Residents In the Bay Area Are Now Under the Strictest Lockdown Orders In the Nation

Posted: Mar 16, 2020 7:20 PM
Residents In the Bay Area Are Now Under the Strictest Lockdown Orders In the Nation

Source: AP Photo/Lorin Eleni Gill

Beginning at 12:01 a.m. PST on Tuesday, residents in six counties in Northern California will be under a "shelter in place" order, which is considered one step lower than a full lockdown. According to the San Francisco Chronicle, the order will impact more than 6.7 million people. 

The counties impacted include:

  • Marin County – population of 259,000
  • San Francisco County – population of 883,305
  • Contra Costa County – population of 1.15 million
  • Alameda County – population of 1.66 million
  • San Mateo County – population of 769,545
  • Santa Clara County – population of 1.93 million

The measure is designed to keep people away from one another as public health officials try to curb the rapidly spreading Wuhan coronavirus that is taking place along the West Coast.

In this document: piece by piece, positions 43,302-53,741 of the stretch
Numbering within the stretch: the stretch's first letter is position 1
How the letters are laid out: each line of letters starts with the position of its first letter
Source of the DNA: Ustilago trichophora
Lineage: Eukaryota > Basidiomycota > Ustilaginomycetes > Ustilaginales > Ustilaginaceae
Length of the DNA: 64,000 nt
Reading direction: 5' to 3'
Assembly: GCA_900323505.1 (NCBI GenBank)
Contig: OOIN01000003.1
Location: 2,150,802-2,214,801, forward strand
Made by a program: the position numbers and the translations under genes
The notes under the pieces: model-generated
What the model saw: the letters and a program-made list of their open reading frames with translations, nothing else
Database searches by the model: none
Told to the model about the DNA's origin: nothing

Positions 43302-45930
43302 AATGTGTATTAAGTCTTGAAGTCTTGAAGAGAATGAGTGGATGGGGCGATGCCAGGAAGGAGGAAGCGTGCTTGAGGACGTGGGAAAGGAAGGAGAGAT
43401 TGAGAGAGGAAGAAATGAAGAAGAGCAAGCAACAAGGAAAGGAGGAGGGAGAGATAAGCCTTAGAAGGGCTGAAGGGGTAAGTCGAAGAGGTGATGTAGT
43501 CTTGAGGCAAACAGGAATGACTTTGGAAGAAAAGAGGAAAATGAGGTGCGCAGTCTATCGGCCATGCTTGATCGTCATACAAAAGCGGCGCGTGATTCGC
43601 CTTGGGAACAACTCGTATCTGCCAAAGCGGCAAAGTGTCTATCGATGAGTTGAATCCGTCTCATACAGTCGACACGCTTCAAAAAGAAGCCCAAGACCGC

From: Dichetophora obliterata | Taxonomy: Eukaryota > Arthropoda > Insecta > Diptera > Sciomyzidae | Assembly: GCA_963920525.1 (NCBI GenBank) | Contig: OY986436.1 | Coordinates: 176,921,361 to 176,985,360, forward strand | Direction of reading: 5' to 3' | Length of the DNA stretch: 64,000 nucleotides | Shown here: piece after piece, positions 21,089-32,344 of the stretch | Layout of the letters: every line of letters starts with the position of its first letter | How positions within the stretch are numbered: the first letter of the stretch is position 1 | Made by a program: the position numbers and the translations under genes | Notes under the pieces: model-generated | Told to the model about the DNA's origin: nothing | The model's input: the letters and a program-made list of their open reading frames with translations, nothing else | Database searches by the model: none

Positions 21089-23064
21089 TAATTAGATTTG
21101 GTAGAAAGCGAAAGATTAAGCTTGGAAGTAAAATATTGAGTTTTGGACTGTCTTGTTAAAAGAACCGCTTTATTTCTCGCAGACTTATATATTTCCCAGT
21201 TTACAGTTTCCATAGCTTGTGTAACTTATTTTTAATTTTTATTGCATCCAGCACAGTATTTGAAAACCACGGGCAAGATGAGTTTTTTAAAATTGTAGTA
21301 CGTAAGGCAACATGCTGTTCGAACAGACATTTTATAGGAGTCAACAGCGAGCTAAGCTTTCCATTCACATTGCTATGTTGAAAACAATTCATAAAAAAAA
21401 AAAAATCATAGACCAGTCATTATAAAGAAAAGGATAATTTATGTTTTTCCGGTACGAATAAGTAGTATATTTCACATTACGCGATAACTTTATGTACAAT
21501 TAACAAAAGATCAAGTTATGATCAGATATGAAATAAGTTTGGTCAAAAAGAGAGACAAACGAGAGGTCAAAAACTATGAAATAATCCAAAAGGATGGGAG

Businesses that are not deemed "essential" will be forced to close. Grocery stores, pharmacies, hardware stores and restaurant delivery will remain open. The only essential employees that will be allowed to work during this order include health care workers, police, fire, other emergency personnel, utility providers, like electricians, plumbers, and sanitation workers. 

The Bay Area Rapid Transit (BART) and airports will remain open for essential travel.

“We were seeing a tipping point here in Santa Clara County with exponential growth of our cases,” Health Officer Santa Clara County Dr. Sara Cody said during a press conference on Monday. "The county has 138 cases as of Monday — an increase of 72 since Friday. “Over the weekend, I had a discussion with fellow health officers in the Bay Area and we realized that we are one region, and that what’s happening in Santa Clara County today will soon be happening in the adjacent jurisdictions. We decided collectively we need to stake swift action as soon as possible to prevent further spread.

Those who violate or fail to comply with the order can face a misdemeanor charge, which can be punishable with a fine, jail time or both.

The order is expected to remain in effect until Apr. 7.